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OnTarget324 11-07-2012 10:25 PM

Advice? Jumping
I've been jumping my three year old for awhile. I don't want to hear that he's too young, thats not why I'm here. He was getting lazy to my leg so I used spurs on him, and once he was responding better I stopped. Lately.. I don't even know how to describe it. He knows how to do these things, but just doesn't do it. I'll have a jump set up maybe 2 and a half feet up to three with a pole one human step in front so he doesn't take off and go straight up. He'll try to step over that and then go over the jump. Any advice??
Here's a recent video:
(Please excuse my horrible eq :oops: I did my best /: trained myself)

Fourpaws 11-08-2012 08:49 AM

Alright, i'm not saying 3 is too young to jump a horse, i own a 3 year old, and we jump, but my trainer says nothing over 2 foot far at least 3 more months, because then he'll be four.

Idk how to put this but, could it be that, because he's jumping so high at such a young age he's frazzled, and doesn't know what to do and doesn't listen because he's stressed?

gypsygirl 11-08-2012 08:58 AM

honestly, i think you need to back off on the jumping for awhile and stick to trotting and cantering poles. your horse does not look very balanced on the flat and does not appear to know what hes doing over fences. if you keep pushing him you run the risk of ruining him for jumping forever. i would practice trotting and cantering poles and practice shortening and lengthening his stride before you go back to jumping fences.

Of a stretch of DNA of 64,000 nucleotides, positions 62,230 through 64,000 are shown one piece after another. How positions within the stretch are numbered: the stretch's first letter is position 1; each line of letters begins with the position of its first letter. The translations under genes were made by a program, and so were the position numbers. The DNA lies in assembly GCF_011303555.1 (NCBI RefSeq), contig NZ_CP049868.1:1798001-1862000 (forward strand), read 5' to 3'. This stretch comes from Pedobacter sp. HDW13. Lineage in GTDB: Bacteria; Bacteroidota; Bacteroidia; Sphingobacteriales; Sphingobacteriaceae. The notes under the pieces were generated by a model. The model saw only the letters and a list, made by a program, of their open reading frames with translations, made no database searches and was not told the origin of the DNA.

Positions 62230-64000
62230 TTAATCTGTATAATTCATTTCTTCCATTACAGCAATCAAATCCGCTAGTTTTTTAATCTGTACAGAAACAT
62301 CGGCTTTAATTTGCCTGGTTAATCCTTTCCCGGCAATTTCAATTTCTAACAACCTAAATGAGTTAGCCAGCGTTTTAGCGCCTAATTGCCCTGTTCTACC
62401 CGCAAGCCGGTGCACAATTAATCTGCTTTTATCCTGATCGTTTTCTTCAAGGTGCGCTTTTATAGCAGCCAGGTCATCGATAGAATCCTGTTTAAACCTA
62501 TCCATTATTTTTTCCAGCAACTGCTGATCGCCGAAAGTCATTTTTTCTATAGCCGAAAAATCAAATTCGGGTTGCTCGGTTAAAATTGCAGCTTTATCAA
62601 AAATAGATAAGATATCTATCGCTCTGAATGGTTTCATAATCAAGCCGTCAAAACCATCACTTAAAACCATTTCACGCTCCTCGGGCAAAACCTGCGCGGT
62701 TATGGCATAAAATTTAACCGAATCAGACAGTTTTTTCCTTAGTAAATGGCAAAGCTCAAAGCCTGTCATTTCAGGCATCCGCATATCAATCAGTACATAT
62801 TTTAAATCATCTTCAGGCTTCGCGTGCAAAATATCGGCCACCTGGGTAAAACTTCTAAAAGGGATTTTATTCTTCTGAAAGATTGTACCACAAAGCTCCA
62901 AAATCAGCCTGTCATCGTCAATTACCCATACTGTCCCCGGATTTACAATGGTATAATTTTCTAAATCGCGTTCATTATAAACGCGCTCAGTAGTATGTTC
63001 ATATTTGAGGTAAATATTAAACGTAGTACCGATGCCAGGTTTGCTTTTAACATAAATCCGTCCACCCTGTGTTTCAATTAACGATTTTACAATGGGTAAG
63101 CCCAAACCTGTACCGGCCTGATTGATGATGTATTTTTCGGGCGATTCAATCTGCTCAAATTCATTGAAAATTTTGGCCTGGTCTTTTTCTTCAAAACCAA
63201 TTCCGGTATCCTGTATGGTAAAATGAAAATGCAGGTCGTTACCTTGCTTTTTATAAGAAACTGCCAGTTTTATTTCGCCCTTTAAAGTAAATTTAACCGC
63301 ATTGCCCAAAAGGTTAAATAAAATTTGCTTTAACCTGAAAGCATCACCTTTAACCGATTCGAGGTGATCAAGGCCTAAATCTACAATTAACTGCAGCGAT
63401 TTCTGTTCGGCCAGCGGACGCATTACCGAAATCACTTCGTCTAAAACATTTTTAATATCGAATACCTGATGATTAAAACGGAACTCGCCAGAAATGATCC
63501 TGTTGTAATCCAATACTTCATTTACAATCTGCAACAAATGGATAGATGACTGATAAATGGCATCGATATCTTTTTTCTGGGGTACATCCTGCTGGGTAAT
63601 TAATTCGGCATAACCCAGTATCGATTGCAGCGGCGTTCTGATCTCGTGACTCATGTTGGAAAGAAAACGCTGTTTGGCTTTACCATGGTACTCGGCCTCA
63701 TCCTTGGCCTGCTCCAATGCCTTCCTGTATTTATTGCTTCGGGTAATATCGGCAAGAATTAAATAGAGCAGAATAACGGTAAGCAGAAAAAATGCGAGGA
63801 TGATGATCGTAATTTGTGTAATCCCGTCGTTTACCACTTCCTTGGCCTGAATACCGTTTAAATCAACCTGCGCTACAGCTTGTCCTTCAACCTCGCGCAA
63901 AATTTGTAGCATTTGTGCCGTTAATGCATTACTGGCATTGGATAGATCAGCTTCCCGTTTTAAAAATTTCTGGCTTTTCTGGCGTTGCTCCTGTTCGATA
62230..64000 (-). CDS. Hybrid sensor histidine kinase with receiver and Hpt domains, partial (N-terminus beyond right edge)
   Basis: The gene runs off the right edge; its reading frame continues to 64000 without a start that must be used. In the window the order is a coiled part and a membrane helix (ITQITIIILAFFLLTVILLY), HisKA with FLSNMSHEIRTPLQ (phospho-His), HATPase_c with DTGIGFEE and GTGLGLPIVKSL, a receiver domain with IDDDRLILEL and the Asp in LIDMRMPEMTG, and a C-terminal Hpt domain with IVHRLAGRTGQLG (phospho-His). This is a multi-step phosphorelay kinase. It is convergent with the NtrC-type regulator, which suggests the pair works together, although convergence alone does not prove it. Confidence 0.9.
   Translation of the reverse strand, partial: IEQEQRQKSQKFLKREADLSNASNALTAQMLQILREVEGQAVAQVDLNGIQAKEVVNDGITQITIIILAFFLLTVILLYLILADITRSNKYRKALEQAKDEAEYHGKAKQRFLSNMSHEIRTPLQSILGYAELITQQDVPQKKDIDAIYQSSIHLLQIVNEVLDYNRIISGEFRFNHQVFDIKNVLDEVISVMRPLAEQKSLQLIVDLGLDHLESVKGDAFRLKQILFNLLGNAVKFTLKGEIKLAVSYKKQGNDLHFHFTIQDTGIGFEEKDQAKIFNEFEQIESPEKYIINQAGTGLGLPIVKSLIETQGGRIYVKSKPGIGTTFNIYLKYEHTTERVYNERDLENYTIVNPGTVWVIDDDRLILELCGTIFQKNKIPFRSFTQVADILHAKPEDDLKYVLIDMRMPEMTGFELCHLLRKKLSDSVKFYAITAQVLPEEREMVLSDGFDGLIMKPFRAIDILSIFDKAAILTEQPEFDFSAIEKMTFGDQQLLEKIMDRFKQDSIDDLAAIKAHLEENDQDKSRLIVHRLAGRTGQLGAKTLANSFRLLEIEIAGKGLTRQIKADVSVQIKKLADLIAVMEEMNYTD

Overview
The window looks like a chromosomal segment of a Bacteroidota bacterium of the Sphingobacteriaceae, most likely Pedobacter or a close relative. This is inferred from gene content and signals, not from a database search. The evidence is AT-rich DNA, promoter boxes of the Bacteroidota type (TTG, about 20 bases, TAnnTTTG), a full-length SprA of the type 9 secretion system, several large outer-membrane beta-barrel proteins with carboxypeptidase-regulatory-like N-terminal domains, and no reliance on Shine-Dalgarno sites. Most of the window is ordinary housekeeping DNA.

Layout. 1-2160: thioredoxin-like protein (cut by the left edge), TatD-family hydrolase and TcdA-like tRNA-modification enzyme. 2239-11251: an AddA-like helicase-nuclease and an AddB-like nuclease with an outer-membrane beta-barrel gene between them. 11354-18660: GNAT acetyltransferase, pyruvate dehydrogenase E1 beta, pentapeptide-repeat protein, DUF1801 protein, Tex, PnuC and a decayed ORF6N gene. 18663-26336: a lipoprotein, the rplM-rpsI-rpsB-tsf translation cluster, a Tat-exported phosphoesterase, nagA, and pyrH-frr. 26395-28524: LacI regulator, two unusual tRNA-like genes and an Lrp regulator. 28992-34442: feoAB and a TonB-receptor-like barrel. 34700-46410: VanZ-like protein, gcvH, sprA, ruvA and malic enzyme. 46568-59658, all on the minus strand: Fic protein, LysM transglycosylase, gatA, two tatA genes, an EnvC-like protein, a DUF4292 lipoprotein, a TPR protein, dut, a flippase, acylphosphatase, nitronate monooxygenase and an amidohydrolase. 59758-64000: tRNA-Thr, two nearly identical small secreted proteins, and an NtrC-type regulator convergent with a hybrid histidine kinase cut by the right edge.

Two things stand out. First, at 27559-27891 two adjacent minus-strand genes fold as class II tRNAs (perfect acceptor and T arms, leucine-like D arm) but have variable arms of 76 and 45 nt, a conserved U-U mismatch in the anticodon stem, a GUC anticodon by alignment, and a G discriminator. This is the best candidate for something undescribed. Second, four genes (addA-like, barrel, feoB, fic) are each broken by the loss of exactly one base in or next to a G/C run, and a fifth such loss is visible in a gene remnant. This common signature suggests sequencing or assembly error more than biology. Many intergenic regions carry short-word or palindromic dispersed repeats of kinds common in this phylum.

JMims 11-08-2012 09:13 AM

Ok, so bonus cool points for the helmet cam!

And, kudos to you for training yourself....for not using the "I don't have a trainer" as an excuse.

I've been jumping for a while and it certainly looks like your guy has the physical ability, but I agree with gypsygirl. It seems after watching the video that you have more confidence in your guy than he has in himself. As difficult as this is to apply in daily riding, we cannot "make them see" the potential we see in them. It looks like he gets a little hot to the jumps, which will cool down with proper training and saddle time. Flatwork is absolutely key, and is fundamental to running flawless courses. I would spend a majority of time on flatwork....have it down COLD, and throw in some jumps to keep his mind fresh. Let him tell you the height he's comfortable with. If it's a xrail right now, it's a xrail right now. Allow him to build his confidence in himself, and he will automatically build his confidence in you and vice versa.

2SCHorses 11-08-2012 10:11 AM

Have you tried free jumping him? Sometimes it helps build their confidence if they learn to boldly and confidently free jump before jumping with a rider, and it may help build his confidence. I agree he needs more flatwork under saddle, but if you want to keep him working on the jump, I suggest in alternation with the flatwork do some free jumping or even lunge jumping over small rails and obstacles. Make sure to keep it easy at first and then build the demand as he shows mastery. As he learns he can jump freely on his own, he will be less worried about jumping with you as it is harder for them to find their balance jumping with a rider, especially if they are not yet comfortable jumping on their own.

wetrain17 11-08-2012 10:48 AM